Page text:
The Management of Oil Industry Exploration & Production Data

Who are we? Purchase Options - B&W USA/World - B&W UK - B&W Germany - B&W France - Color USA/World - Color UK - Color Germany - Color France
1 Introduction 12 Physical data
2 Value of data 13 Documents
3 Subsurface data 14 Auditing
4 Current practice 15 Quality
5 DMBoK 16 Other elements
6 Governance 17 Assessing
7 Architecture 18 Glossary
8 Development 19 Figures
9 Operations 20 Bibliography
10 Security 21 Index
11 Corporate data 22 Further info
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by Steve Hawtin
16 Nov 2013

Which data is 'managed'?

Simplified E&P Data Flow

Oil companies rely on many different sets of data to be effective. From the locations of shot points on a 2d seismic line, through to an asset model that combines dynamic subsurface simulation with surface network modelling. This glut of data classes interact in complex ways, key values are defined by one expert's integration of figures which in turn were someone else's best estimate based on something else. In the past I've illustrated this with a picture of various broad "data categories". Of course, this image grossly simplifies the actual level of interactions in even the smallest oil company, but even this minimal version illustrates a key point and raises an obvious question.

The point is that the majority of data is the result of some kind of process performed by an expert. It does not arrive in a "raw" form, as a direct measurement of some physical thing, but rather is some clever (and experienced) person's "best estimate". Consider the "neutron" well log, usually the one being used will be the result of a petrophysicist depth shifting and merging a number of runs, removing the obvious spikes, scaling and tidying up the curve in other ways. Now of course this result does embody actual magnitudes of the neutrons scattered, but the primary goal is not to slavishly follow the original (inevitably flawed) measurements but rather to be a valuable aid in estimating the rock's actual properties.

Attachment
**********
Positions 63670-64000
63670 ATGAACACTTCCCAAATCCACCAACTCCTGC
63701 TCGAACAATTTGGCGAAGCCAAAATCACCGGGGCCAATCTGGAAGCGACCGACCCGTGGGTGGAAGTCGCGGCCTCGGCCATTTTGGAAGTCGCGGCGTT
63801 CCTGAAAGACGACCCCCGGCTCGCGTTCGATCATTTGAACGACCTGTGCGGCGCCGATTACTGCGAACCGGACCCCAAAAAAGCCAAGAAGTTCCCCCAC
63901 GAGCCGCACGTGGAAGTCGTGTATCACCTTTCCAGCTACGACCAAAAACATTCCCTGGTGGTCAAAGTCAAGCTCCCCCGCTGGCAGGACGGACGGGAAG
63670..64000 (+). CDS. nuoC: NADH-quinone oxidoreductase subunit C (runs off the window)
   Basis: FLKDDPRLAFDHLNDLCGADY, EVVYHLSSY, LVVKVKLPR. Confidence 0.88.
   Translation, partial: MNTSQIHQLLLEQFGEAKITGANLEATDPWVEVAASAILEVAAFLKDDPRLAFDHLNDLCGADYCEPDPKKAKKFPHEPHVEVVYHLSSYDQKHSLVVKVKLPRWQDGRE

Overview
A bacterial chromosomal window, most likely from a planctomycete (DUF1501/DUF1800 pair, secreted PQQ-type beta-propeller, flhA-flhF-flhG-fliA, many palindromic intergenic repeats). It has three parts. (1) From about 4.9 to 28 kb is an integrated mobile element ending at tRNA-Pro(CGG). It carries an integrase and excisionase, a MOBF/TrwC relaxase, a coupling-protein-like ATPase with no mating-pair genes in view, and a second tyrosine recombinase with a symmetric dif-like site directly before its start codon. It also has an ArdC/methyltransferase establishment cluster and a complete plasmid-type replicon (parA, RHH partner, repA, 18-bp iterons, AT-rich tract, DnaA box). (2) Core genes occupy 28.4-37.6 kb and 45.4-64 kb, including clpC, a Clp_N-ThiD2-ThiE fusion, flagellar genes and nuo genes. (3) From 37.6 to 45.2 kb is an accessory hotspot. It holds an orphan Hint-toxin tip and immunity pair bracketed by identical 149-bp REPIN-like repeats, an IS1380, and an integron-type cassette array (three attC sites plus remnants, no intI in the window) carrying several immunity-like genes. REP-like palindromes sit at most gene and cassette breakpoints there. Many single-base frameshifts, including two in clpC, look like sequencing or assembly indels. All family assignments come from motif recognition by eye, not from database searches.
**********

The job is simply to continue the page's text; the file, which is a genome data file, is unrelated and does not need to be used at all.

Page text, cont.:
In this diagram there is a clear difference between the data categories on the left side and those on the right. The data on the right can visibly be tied to business decisions, the planned path of a new well, for example, might be most noticeably influenced by the structural and dynamic models. This means that we can, in principle, work out the business value of having that data (add up the value of all the decisions that depend on those items and divide the sum between the things that influence the choices made). However, while we can estimate how much value they generate it is much harder to work out how much they cost because they are the result of investing an unclear amount of professional's time integrating insights from a whole range of different sources. In contrast it is much easier to estimate the cost of the data on the left. The final neutron curve mentioned earlier relied solely on the logging contractor's measurements and the petrophysicist's time, but understanding which future business decisions that curve will impact is much more difficult.

One would hope that the value to the company increases as more expert's time is invested, if a structural model is less valuable than the seismic interpretation its based on why spend the effort to create it? At the moment the activity of "Data Management" in most oil companies only deals with the data towards the left side, the seismic field data, the log curves and so on. But shouldn't the more valuable "results" also be properly managed and stored for posterity?

e.g. Fig 11 in the paper "Applying DAMA to Oil Industry Data" available at

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